Does living along the US-Mexico border affect the chances of survival among children with leukemia?

cancer kid

Residing in border regions was linked with a higher risk of dying within five years among children with acute lymphoblastic leukemia, the most common type of pediatric cancer.

In an analysis of cancer registry data from Texas, children with acute lymphoblastic leukemia (ALL) who lived along the border with Mexico were more likely to die within five years than those living in other areas of the state. The findings are published in CANCER.

The United States-Mexico border has a mixture of rural and urban communities with populations living in these regions that are known to be medically underserved. Survival disparities have been observed here in adults diagnosed and treated for various malignancies, but information on pediatric cancer outcomes is lacking.

To investigate, Maria Castellanos, MD, currently of UCSF Benioff Children’s Hospitals, and her colleagues at Baylor College of Medicine and Texas Children’s Hospital conducted a retrospective survival analysis of children with the blood cancers ALL (the most common type of pediatric cancer) and acute myeloid leukemia (AML) whose information was listed in the Texas Cancer Registry. Between 1995 and 2017, there were 6,002 children diagnosed with ALL and 1,279 diagnosed with AML.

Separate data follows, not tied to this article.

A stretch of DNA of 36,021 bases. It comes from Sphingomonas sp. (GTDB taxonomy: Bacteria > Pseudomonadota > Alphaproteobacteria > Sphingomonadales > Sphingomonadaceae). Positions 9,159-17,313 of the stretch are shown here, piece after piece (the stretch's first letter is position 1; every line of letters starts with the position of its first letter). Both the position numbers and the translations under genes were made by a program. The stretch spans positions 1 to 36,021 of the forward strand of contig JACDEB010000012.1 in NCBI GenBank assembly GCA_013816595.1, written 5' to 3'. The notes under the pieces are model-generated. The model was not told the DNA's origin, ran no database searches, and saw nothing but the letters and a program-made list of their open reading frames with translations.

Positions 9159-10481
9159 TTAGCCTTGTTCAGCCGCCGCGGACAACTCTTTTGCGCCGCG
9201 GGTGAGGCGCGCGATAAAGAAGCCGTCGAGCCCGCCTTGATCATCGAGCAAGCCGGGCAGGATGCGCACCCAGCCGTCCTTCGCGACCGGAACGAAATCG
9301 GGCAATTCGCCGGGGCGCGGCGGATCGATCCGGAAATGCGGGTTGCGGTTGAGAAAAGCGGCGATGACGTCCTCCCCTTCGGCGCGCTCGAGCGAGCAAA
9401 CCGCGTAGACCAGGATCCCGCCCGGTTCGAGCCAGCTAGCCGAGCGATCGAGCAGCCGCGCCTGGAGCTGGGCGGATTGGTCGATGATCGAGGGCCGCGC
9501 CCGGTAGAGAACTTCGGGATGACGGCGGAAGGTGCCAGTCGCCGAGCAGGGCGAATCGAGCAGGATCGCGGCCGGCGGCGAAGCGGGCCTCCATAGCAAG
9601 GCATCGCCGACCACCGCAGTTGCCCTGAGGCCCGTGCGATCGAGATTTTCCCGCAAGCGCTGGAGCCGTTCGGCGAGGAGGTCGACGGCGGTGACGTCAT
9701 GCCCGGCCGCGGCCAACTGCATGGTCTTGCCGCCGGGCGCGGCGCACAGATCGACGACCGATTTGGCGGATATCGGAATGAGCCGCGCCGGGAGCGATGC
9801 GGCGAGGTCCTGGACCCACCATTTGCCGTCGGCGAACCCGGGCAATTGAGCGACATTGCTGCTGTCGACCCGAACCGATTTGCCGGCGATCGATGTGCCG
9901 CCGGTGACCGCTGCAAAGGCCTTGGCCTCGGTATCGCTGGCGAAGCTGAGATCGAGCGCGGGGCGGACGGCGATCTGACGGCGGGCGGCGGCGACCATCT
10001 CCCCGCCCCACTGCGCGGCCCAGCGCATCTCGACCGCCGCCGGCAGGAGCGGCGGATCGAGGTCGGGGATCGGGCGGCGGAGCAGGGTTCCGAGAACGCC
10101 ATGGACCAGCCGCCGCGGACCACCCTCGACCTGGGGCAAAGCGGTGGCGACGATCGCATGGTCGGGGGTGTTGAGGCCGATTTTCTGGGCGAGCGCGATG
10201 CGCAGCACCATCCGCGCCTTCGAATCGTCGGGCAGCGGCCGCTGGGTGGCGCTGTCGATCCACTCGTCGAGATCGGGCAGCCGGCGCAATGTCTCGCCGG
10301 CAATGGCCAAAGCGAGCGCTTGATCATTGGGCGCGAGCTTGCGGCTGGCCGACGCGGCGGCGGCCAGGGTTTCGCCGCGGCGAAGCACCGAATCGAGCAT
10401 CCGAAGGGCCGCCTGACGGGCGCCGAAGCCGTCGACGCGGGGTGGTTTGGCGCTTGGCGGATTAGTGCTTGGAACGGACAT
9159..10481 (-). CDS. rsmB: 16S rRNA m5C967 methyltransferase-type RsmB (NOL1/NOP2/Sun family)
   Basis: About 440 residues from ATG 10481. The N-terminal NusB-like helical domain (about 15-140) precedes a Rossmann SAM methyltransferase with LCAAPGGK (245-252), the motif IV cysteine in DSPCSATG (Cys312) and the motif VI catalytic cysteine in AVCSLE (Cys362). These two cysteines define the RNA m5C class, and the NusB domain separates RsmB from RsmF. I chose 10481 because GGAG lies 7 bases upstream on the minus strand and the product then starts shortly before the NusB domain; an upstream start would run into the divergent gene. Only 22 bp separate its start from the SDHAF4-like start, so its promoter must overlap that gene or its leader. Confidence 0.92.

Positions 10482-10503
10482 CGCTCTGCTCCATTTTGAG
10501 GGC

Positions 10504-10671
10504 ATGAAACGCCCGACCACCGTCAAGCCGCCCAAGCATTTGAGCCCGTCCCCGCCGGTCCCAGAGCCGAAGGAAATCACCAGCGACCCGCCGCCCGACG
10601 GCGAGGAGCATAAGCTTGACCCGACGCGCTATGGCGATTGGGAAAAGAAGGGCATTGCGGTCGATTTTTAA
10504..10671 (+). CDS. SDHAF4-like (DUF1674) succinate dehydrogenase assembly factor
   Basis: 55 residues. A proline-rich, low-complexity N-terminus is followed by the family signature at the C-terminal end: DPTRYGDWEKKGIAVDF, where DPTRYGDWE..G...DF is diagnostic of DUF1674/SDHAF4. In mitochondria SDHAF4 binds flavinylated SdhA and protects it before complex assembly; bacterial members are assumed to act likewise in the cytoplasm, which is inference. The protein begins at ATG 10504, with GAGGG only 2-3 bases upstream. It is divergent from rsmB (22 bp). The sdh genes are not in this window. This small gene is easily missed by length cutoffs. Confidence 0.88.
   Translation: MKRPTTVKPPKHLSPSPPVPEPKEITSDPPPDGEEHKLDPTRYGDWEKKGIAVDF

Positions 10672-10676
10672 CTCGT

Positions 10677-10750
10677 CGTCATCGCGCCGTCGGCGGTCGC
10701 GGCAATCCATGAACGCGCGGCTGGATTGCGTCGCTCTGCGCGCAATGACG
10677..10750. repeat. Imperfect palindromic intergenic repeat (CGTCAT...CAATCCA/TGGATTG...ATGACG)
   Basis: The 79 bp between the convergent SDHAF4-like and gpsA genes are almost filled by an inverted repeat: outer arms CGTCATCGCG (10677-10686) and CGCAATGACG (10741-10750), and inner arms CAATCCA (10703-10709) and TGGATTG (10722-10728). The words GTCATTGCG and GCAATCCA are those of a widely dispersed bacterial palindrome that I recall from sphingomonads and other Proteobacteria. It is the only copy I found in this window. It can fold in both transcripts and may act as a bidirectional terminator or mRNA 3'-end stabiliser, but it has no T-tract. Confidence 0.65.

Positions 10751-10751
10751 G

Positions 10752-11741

Among children with ALL, the proportion of children who survived for at least five years after diagnosis was lower in those living in border regions compared with those living in non-border areas (77.5% versus 85.8%).

After adjusting for other factors known to impact survival such as age at diagnosis, sex, and socioeconomic status, children with ALL living along the border experienced a 30% higher risk of death compared with children living elsewhere in Texas. For children with AML, there was an increased risk of death only for those living in rural border counties.

“While there have been tremendous achievements in maximizing cure rates for children with leukemia in the United States, not everyone is benefiting from these advances. We know there are differences in survival, with children from historically marginalized Hispanic and Black communities faring worse than white children,” said Dr. Castellanos.

“There is an urgent need to identify the reasons why these differences in survival are occurring, including an assessment of the barriers to obtaining health care and strategies to successfully reduce barriers.”

An accompanying editorial by Paula Aristizabal, MD, MAS, and colleagues from the University of California San Diego encourages officials to work to improve cancer outcomes in rural areas with concentrated poverty. “We urgently call for the attention of public health leaders and healthcare providers in both the U.S. and Mexico to mitigate the health disparities suffered by immigrants, a population that plays a vital role for the economies and social fabric of these two countries,” the authors write.

More information:
Maria I. Castellanos et al, Ethnic disparities in childhood leukemia survival by border residence: A Texas population-based analysis, CANCER (2023). DOI: 10.1002/cncr.34636

Paula Aristizabal et al, At the border: A call to action for health equity for children with leukemia, CANCER (2023). DOI: 10.1002/cncr.34629

Journal information:

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